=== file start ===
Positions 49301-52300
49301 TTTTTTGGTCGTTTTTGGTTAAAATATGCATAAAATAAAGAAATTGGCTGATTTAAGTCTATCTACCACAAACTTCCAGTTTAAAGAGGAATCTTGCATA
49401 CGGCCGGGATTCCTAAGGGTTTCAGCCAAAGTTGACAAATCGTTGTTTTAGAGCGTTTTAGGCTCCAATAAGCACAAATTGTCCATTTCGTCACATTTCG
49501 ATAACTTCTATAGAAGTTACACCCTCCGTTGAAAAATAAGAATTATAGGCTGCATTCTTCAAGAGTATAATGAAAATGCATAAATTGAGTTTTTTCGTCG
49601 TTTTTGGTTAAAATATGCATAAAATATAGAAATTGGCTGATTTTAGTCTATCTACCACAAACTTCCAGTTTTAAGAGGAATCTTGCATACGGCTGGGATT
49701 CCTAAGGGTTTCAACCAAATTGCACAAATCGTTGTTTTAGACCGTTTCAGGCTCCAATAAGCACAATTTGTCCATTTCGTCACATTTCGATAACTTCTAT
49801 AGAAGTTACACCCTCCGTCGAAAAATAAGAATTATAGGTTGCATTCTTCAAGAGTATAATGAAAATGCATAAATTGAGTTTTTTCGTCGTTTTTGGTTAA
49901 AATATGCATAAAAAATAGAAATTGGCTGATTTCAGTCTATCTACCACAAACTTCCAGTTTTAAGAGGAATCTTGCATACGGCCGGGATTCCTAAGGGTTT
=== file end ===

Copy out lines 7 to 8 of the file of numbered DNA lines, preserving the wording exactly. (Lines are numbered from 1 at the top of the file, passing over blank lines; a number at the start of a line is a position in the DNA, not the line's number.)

49801 AGAAGTTACACCCTCCGTCGAAAAATAAGAATTATAGGTTGCATTCTTCAAGAGTATAATGAAAATGCATAAATTGAGTTTTTTCGTCGTTTTTGGTTAA
49901 AATATGCATAAAAAATAGAAATTGGCTGATTTCAGTCTATCTACCACAAACTTCCAGTTTTAAGAGGAATCTTGCATACGGCCGGGATTCCTAAGGGTTT